What do you hear when you hear the words “self compassion”?
When I talk to climbers about self-compassion, they often think that I’m telling them to go easy on themselves- to stop when they are having a hard time rather than putting in the effort to achieve their inspiring goals. They envision self-compassion as something that prompts us to sit on the couch rather than complete training sessions, back off of challenging sections when we start to get nervous, and avoid anything that might bring up stress.
In Fierce Self-Compassion, Kristin Neff shares that self-compassion is not something that makes us weak or less effective; in fact, it is a motivating force. Neff describes the two sides of self-compassion: tender self-compassion, which is offering acceptance and comfort when times are hard, and fierce self-compassion, which prompts us to self-advocate and gives us the energy to take care of our needs.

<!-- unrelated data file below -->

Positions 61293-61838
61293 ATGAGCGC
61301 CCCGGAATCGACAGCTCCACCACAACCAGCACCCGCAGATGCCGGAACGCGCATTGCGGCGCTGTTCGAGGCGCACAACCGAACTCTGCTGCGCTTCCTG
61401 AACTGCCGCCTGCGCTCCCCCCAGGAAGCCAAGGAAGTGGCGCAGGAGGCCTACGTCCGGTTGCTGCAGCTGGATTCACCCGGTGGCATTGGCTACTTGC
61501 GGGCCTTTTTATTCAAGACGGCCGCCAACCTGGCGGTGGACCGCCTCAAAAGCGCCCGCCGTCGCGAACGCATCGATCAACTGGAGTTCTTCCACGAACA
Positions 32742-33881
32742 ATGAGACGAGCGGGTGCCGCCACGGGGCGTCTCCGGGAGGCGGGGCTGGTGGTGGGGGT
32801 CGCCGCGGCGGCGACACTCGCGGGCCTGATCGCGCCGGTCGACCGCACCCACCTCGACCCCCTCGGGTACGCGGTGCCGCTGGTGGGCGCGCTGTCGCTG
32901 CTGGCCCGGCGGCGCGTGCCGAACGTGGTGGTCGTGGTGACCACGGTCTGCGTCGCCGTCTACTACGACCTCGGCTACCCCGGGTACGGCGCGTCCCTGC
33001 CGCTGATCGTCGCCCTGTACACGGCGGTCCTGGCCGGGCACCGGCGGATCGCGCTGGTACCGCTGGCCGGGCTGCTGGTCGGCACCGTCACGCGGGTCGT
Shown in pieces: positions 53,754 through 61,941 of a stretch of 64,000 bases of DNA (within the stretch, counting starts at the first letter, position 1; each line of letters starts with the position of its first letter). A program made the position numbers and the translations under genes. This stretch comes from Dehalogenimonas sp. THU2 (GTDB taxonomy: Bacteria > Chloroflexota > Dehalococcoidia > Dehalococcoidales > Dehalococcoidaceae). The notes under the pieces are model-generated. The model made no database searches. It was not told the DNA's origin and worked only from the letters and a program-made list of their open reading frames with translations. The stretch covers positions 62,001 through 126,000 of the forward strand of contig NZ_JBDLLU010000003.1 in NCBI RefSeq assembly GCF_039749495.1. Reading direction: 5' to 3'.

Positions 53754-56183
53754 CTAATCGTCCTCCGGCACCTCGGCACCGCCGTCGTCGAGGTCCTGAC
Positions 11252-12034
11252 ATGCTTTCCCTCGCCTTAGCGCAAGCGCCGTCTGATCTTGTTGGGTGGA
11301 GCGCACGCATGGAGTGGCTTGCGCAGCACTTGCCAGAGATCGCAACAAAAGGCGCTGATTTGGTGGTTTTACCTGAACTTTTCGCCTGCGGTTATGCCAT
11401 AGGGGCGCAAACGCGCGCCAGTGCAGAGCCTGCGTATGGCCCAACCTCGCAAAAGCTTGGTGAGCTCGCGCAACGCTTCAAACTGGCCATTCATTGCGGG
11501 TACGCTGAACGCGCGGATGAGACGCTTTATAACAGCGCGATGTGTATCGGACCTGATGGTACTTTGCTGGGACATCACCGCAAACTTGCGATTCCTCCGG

In the infographic below, the balance of tender and fierce self-compassion is illustrated by two “mama bears” who are caring for their young cubs. As you explore the infographic, consider how it might be a different understanding of self-compassion than what you’ve previously considered.
Infographic Link: KN_SYW_Fierce-map.pdf (self-compassion.org)
How might you find a balance of tender and fierce self-compassion in your climbing? In your life outside of climbing?
To learn more about fierce self-compassion and Neff’s work, visit Fierce Self-Compassion by Kristin Neff